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Dealing with the Jikoshoukai

At most interviews in Japan, the applicant is expected to prepare a self-introduction. This can be one of the most challenging parts of the interview.

By 3 min read 3

Giving a 自己紹介(じこしょうかい) or self-introduction at school is one thing, but doing the same thing in an interview is a far more daunting challenge. After all, simply condensing everything that you want to say about your life and experiences up to that point in a minute can seem overwhelming.

On top of this, you will be expected to deliver it in a way that is understandable and uses the appropriate respectful grammar forms. The difficulties that the 自己紹介じこしょうかい・Introduction present a great opportunity. Doing it correctly, even if the interview is in English, can be a great way to distinguish yourself.

If in doubt, add a formal ending, as it is better to be too formal than not formal enough.

The rule at most Japanese interviews is always best to go as formal as possible. If in doubt, add a formal ending, as it is better to be too formal than not formal enough. Therefore, after all the necessary bowing has been completed you will give your name with ~と(もう)します which is a polite way to say ‘My name is~’. Most Japanese people will also add どうぞ宜しくお願いします which means something similar to ‘It’s a pleasure to meet you.’

After the formalities are out the way, the introduction itself will start. Usually the interviewer will say something like


(Please give me your self-introduction)

to let you know that the first stage of the interview has begun. Be aware that in some interviews you may still be standing when this opportunity arises, so when practicing at home, remember to practice both sitting down and standing up.

The good news is that if you practice too much and appear robotic, it is usual to sound a little over-rehearsed. Most of the Japanese people I spoke to when preparing this article admitted that they carefully prepared their 自己紹介 beforehand, so don’t worry if you sound like you’ve spent days drilling your speech in front of the bathroom mirror, just make sure that the content of the speech is good.

For foreign people it is usually a good idea to start your interview by telling the interviewer where you are from. If you are from London, England, you would start with


After that I usually find that the university that you studied at is the most important thing, especially if it is a noteworthy university.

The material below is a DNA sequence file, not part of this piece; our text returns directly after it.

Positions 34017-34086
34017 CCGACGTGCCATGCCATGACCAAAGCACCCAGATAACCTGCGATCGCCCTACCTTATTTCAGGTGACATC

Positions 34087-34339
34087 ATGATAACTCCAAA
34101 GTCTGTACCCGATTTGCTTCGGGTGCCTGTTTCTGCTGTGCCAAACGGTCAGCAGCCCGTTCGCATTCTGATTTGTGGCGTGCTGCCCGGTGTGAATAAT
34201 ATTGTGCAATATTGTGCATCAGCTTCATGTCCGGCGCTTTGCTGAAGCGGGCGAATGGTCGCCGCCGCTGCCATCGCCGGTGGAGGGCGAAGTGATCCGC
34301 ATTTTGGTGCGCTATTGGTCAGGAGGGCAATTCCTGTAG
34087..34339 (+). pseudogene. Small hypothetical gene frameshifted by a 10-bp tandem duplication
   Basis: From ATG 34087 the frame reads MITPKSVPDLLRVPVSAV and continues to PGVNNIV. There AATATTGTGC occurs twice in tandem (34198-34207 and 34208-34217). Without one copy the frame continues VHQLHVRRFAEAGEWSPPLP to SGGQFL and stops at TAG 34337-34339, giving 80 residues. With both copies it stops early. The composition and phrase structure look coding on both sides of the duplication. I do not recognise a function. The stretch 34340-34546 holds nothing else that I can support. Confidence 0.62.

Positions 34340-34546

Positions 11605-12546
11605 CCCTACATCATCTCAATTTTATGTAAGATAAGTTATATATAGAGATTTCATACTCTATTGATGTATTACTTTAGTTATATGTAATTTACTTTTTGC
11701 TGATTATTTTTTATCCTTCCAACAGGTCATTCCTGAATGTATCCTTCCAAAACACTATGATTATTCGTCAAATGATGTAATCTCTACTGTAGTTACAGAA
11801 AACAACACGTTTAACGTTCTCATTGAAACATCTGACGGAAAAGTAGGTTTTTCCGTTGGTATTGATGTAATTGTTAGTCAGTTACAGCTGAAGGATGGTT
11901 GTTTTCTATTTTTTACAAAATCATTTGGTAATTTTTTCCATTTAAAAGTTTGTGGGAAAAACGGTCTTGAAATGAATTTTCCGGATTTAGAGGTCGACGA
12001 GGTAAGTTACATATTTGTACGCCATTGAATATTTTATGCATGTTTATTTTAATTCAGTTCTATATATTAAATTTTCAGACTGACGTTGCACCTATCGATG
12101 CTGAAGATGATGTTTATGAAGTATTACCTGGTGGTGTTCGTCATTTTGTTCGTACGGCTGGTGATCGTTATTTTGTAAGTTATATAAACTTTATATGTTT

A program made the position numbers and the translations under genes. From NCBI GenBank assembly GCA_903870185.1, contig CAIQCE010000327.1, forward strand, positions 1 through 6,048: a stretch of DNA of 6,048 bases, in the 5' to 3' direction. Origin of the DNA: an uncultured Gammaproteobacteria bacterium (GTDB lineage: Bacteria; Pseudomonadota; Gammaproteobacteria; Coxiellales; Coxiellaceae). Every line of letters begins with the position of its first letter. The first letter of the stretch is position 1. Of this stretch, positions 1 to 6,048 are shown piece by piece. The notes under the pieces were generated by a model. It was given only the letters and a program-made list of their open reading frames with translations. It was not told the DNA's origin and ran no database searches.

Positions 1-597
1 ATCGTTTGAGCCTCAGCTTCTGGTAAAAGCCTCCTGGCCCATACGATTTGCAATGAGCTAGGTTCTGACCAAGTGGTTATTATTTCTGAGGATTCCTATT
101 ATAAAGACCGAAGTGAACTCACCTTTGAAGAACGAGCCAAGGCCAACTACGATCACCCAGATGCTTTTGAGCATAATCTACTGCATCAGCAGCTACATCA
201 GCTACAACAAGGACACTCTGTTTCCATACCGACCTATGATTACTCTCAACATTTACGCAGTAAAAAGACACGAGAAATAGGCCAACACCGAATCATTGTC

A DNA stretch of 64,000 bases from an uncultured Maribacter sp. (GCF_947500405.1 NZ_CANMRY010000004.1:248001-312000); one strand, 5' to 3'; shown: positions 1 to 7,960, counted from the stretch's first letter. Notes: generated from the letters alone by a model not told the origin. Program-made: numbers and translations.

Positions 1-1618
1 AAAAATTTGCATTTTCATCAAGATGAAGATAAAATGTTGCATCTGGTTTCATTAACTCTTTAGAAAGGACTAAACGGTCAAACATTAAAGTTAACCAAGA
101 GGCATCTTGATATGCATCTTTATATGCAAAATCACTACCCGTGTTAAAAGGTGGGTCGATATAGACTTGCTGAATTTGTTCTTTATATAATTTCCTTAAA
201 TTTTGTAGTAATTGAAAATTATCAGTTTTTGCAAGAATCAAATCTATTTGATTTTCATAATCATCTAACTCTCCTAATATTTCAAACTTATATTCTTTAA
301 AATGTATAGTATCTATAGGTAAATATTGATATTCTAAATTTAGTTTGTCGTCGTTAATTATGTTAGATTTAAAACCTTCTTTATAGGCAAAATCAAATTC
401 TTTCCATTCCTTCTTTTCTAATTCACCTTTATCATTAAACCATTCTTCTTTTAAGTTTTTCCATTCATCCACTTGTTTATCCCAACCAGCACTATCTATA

I usually add my reason for coming to Japan here too, especially if they are connected as it makes it look like one interconnected path from graduation to the job interview. Someone who studied linguistics at the University of London and then came to Japan to continue their studies, for example, would say:


(I studied Linguistics at the University of London)


(And then came to Japan to study Japanese).

As the conversation is now about Japan, you may also want to add something about the job that you worked in Japan. Someone who started as a teacher in a high school would say:


By discussing your previous work, this sets up a perfect opportunity to talk about your work and relevant experience.


followed by a list of your relevant work experience is a good way to segue into this topic.

If I am going to talk about my hobbies or interests, I will usually do it at the end of my 自己紹介. Be aware that talking about hobbies should be kept to a minimum in Japanese job interviews. If I do talk about my outside interests, I will usually talk about the benefits for the company that my favorite activities offer such as the teamwork and planning involved.

After this the interview itself will begin. Be ready to expand on any of the points that you touched upon in your introduction. After the interview, it is a good idea to end with something like:

御社/ 御校(おんしゃ/おんこう)でもこれらの経験(けいけん)()かして。。。

(Taking advantage of my experience at this office/ school…)

followed by an explanation of what specifically you offer the school.

An example of the end of this sentence for a job in education might be 生徒(せいと)(そだ)てていきたいと(かんが)えています (I feel I can raise the student correctly).

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  • papiGiulio says:

    Great insights, great post.

    Just wondering if this sentence is correct or if its missing something?

  • maulinator says:

    This is a good primer for an individual right out of school, but not as relevant for a mid-career or senior position interview. I interview candidates for positions all the time and have been an interviewee or an interviewer in over 300 situations.
    When answering the self-introduction question, usually it is better to start with your most recent experiences and then go choronologically backwards. Try to mention the projects /responsibilities that pertain to the position that you are interviewing for.
    University and hometown are not as relevant, clearly in a mid-career poaching interview. More important is questions about the company you are interviewing for and the role. How you can add value is key and mention any sid eprojects that you are interested in that pertain to work.
    Also remember that the interview is not over until you leave the building. Be on guard until you leave, you don’t know who is watching and from where.



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